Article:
RM: If you ask me which I prefer, it’s the letterpress page, because the edges of the letters are not as perfect, and the impression of the letterpress on the paper is totally different.
Desmond Jeffery and the vicar
JLW: Jeffery didn’t like to call himself a designer …
RM: No, he called himself a printer. He was a great disciple of Anthony Froshaug. I got to know him well and we used to drink in the same pub, the Pontefract Castle. He wouldn’t print for everybody, he was quite selective, and he was quite a difficult character.
JLW: In what way was he difficult?
RM: At times he drank too much, so this made him unpredictable. You know, it’s a sad thing that he moved eventually (he made a number of moves) to Kettlebaston, a village in Suffolk. For his printing press he rented the old school, which belonged to the church … a tiny little school. And he didn’t like the vicar. I don’t know for what reason.
And eventually he shot him!
JLW: With a gun?
RM: With a gun.
JLW: What kind of gun?
RM: A .22 rifle. I recall sitting in a pub in Kettlebaston when Desmond was telling everybody, including the local policeman, how he was going to ‘do in the bastard’. There was this kind of animosity between him and the vicar. Mind you he [Jeffery] was an anarchist.
I got a telephone call after twelve o’clock late at night from Piccadilly Underground station. The voice said: ‘Mr Marber you don’t know me, but I know you, and I know you are a friend of Desmond Jeffery and I have just picked up the late edition of the Evening Standard. And it says in the margin that a Suffolk printer shot the vicar. Do you think that could be Desmond?’
And I said, I’m absolutely sure that it couldn’t be anybody else!
He ended up in Norwich prison, then he was released on bail. And while on bail he rang up the vicar (once he knew he was off the danger list) and said that he didn’t mean to shoot him. At which point the vicar rang the police and said he was being molested by him – and he then had to go back to prison.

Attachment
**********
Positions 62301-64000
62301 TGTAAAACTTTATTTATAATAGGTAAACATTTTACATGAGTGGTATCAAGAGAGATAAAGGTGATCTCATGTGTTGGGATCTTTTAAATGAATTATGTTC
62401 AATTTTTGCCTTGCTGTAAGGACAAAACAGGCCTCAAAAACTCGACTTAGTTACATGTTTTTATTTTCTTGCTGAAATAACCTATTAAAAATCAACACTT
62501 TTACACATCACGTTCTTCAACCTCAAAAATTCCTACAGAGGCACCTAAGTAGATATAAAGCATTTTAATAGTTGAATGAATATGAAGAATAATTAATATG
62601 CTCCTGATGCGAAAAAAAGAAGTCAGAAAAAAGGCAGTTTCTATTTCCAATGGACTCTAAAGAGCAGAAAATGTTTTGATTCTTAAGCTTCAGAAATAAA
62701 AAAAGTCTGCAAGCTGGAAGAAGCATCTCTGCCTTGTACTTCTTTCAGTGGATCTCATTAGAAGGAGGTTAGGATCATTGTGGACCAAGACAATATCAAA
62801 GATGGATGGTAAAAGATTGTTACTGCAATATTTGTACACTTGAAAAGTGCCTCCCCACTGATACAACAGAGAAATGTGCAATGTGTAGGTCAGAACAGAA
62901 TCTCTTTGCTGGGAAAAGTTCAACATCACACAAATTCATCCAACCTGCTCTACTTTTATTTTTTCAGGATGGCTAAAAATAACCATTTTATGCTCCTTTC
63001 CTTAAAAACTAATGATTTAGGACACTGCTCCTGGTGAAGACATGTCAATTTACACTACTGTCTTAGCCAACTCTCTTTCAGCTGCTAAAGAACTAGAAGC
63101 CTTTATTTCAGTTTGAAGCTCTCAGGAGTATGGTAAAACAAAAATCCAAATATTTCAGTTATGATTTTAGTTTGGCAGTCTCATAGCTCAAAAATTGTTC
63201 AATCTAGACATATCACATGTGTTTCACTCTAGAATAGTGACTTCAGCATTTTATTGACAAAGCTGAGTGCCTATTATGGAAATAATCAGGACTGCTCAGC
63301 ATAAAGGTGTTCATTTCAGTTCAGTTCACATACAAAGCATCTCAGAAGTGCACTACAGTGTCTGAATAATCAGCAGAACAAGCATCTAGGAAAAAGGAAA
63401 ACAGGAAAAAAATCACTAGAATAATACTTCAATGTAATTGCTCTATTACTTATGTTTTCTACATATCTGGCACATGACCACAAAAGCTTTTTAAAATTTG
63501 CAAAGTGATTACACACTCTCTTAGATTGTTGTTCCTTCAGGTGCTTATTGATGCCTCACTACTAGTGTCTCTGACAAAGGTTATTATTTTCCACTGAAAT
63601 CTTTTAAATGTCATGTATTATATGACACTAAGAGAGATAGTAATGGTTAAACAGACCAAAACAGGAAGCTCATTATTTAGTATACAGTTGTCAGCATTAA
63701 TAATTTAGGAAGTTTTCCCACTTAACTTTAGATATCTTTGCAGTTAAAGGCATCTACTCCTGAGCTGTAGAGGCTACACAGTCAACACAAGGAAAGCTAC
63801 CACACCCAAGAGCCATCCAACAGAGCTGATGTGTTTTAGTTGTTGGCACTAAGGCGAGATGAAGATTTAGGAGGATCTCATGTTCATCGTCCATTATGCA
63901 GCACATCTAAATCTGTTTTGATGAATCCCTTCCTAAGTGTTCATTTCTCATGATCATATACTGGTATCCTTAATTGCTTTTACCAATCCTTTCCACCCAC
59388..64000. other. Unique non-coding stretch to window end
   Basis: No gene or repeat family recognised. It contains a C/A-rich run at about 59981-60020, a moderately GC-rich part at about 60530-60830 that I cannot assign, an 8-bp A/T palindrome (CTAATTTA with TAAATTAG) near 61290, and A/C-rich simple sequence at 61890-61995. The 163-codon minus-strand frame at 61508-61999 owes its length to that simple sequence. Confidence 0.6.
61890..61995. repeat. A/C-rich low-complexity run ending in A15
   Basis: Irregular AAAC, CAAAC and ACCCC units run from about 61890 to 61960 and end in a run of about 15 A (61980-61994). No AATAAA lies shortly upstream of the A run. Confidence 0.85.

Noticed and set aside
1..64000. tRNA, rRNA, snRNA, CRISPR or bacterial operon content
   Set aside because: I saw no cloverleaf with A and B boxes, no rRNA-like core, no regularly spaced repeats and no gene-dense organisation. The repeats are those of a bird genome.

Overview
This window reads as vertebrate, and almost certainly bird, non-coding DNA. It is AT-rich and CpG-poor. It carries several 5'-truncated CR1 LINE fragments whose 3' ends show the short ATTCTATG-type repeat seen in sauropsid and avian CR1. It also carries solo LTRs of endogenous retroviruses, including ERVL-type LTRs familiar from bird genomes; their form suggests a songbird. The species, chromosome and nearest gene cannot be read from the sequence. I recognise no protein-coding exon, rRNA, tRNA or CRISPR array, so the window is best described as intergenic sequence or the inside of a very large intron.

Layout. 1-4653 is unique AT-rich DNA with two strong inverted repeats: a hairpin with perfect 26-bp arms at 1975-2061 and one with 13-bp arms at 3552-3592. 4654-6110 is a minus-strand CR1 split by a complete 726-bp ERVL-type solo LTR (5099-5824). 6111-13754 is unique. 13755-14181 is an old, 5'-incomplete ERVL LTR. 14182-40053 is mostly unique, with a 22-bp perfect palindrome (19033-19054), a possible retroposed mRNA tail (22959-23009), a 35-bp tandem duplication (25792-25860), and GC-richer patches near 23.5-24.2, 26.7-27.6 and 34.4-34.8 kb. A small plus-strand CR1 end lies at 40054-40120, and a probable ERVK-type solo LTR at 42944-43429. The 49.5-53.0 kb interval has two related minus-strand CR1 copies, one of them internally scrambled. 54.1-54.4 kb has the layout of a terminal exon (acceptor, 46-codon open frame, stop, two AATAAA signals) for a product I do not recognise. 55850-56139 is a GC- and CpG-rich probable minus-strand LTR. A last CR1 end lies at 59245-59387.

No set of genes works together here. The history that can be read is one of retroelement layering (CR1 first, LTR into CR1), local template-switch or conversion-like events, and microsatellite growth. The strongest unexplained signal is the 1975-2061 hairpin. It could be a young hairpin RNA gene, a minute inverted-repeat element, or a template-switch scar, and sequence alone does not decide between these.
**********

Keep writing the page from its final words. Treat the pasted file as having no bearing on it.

At the trial (I didn’t go but my wife did) the ballistics expert said that it was highly likely that the bullet ricocheted and hit the vicar – who was just picking out a biscuit from a tin – through the window.
JLW: Bizarre, almost like a British film …
RM: Yes … of that period. The whole thing was a bit of a farce.
JLW: What was the conclusion of the trial?
RM: Once the ballistics expert testified that most likely the bullet ricocheted off a tree, the case against him couldn’t be proved. There was a local young chap who worked on a farm who used to go out shooting with him. When he was called as a witness, he said that he never walked in front of Desmond, he always made sure he walked some yards behind him!
At the time he taught at the London College of Printing (LCP, now the LCC), where he was a great favourite with the students. The LCP students collected money to get some defence lawyers for Desmond. Then there was someone who had strong connections to Amnesty; and as Desmond was an anarchist, some other influential people provided a barrister.
Desmond Jeffery was declared not guilty.
He was a very likeable man. He spent a lot of time in the pub, and he did some lovely typography for Greene King, the brewery in Bury St Edmunds. At the trial, the boss testified as to what a nice chap he was.
Striptease, 1963. Cover designs for the first Penguin editions of crime novels by Georges Simenon, published in ‘fiction’ rather than ‘crime’, featuring Marber’s own three-colour illustrations.
John L. Walters, Eye editor, London
First published in Eye no. 91 vol. 23, 2016